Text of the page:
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The momentum of computing education for youngsters in Norway

The momentum of computing education especially in lower secondary schools is growing, offering UMI-Sci-Ed project the possibility to increase its impact.

Regarding formal computing education in Norway, the Norwegian Ministry for Education and Research has initiated a national pilot project with computer programming as an elective subject in lower secondary schools. The pilot will last for three school years, starting the autumn 2016. The aim of the pilot is to gain experience with teaching computer programming in lower secondary schools and to increase students’ and teachers’ skills in computer programming. 154 lower secondary schools in 55 municipalities across the country are participating in the pilot, as well as some private schools [1]. Though the initial plan was to limit the offer to the pilot schools until 2018, due to large demand from schools and pressure from industry and organizations, the Ministry has recently authorized all the schools to offer the subject as an elective course. This course is the most relevant for the UMI-Sci-Ed context and experimentation.

One trend that is important to point out in relation to the teaching methodology for STEM in Norway is that STEM education is generally seen not only as a school responsibility, but as a shared societal responsibility to be addressed thanks to the cooperation among different actors. For example, in the recommendations for the elective course on programming [2], the Directorate for Education suggests that teachers should choose the activities and programming language based on their competencies, but also the competencies that are available in the local community, including universities and IT-companies that one can cooperate with.

One of the most relevant actors that Norwegian schools can rely on is Lær Kidsa Koding! (LKK, https://kidsakoder.no ) a voluntary association coordinating more than 100 coding clubs and organizing numerous workshops for teachers all over the country. As their former leader, Tjerand  Silde (PHOTOS)  told us:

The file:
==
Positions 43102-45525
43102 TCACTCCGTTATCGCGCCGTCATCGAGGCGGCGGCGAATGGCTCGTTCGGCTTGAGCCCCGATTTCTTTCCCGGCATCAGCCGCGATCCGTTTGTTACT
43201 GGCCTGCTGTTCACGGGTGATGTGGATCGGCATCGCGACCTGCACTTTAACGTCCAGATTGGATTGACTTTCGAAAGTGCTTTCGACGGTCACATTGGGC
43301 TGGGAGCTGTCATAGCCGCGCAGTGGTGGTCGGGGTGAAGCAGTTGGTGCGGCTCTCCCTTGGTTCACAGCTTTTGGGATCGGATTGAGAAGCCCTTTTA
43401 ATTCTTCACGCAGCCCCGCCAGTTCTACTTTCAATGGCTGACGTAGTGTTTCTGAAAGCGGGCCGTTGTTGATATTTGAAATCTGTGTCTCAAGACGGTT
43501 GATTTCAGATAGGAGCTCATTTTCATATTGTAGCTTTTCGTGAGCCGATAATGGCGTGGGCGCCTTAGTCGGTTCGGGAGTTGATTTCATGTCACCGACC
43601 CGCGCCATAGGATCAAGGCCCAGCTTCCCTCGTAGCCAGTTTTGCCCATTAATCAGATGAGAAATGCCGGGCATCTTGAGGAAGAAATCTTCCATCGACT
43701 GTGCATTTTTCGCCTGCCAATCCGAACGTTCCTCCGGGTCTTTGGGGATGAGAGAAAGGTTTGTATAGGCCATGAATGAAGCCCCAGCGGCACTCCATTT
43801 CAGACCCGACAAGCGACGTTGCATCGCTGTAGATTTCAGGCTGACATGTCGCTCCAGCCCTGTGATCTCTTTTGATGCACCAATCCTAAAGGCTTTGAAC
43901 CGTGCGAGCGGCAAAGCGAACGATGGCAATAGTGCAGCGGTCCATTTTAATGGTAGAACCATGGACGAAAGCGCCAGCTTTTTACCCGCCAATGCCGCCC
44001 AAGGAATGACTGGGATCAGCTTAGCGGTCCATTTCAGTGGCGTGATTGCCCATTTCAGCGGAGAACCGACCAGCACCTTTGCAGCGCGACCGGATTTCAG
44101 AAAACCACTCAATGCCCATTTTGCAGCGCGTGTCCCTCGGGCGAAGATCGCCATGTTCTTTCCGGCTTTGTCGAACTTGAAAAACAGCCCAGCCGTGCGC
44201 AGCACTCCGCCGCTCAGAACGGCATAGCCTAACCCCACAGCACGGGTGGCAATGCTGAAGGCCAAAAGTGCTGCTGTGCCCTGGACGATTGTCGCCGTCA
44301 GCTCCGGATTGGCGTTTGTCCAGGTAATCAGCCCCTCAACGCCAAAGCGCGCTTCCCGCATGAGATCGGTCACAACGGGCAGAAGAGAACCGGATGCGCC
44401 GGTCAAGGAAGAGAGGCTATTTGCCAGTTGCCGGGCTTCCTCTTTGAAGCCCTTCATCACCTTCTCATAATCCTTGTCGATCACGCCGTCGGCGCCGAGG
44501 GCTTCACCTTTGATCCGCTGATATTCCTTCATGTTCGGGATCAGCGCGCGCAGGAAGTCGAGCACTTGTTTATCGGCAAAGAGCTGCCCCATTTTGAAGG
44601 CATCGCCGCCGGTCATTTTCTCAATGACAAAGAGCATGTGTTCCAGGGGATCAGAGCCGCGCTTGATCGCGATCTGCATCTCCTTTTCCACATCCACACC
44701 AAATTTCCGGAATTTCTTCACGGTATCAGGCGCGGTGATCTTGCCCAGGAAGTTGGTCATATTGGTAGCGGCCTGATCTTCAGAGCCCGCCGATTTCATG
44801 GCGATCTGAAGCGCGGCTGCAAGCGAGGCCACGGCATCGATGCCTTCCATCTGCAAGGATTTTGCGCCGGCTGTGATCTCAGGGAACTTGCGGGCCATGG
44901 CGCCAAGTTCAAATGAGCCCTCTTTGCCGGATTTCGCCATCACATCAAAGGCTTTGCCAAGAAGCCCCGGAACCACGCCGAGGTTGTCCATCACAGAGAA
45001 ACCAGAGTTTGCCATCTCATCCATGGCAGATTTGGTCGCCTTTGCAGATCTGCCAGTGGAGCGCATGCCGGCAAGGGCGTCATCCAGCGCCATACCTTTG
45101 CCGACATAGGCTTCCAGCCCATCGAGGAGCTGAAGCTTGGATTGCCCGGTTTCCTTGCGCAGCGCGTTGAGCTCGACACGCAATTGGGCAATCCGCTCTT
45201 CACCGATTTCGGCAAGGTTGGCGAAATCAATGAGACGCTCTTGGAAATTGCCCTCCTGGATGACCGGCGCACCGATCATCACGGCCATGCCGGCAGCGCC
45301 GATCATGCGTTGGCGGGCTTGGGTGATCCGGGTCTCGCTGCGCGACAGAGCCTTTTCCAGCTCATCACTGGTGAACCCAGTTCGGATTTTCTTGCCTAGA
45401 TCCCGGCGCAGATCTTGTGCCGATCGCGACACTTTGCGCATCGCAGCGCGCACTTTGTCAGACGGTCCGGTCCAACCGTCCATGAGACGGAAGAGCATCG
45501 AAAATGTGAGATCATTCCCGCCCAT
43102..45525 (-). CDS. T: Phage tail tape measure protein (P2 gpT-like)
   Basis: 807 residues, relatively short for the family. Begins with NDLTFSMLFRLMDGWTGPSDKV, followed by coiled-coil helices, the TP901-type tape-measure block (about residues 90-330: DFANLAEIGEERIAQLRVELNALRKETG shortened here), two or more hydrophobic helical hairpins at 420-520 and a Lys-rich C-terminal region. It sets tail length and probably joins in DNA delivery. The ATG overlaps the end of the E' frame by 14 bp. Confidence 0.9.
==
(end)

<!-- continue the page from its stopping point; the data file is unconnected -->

We have lots of teachers sharing their experience at our blog kidsakoder.no/nyheter. Just writing about their learning materials, projects or experiences from the classroom or the code clubs etc. So we have a lot of recipes: how to start a code club, how to integrate technology in the 6th grade or 7th grade or in the programming elective course etc. Everyone can use that. Everything is for free, everything is open. We are an open education movement and an open source project as well.

This makes it easier for everyone else to get started and I think that this is the main reason that so many code clubs are appearing all over the country right now. Because we have collected all this experience, documented it and shared it with everyone.

This methodology based on cooperation among different actors is fully in line with the approach around Communities of Practice proposed by UMI-Sci-Ed. While this might provide familiarity of schools with the approach, it challenges the project to integrate its activities in a rather complex setting that might vary considerably from municipality to municipality, depending on the local actors that are already involved in the educational landscape.

References

[1] EACEA (2016). National Reforms in School Education: Overview Norway. Retrieved from https://webgate.ec.europa.eu/fpfis/mwikis/eurydice/index.php?title=Norway:National_Reforms_in_School_Education&oldid=147285

[2] Norwegian Directorate for Education and Training (2016). Guidelines to the tutors for the elective programming course (in Norwegian). Available online at: https://www.udir.no/laring-og-trivsel/lareplanverket/veiledning-lp/valgfag-programmering/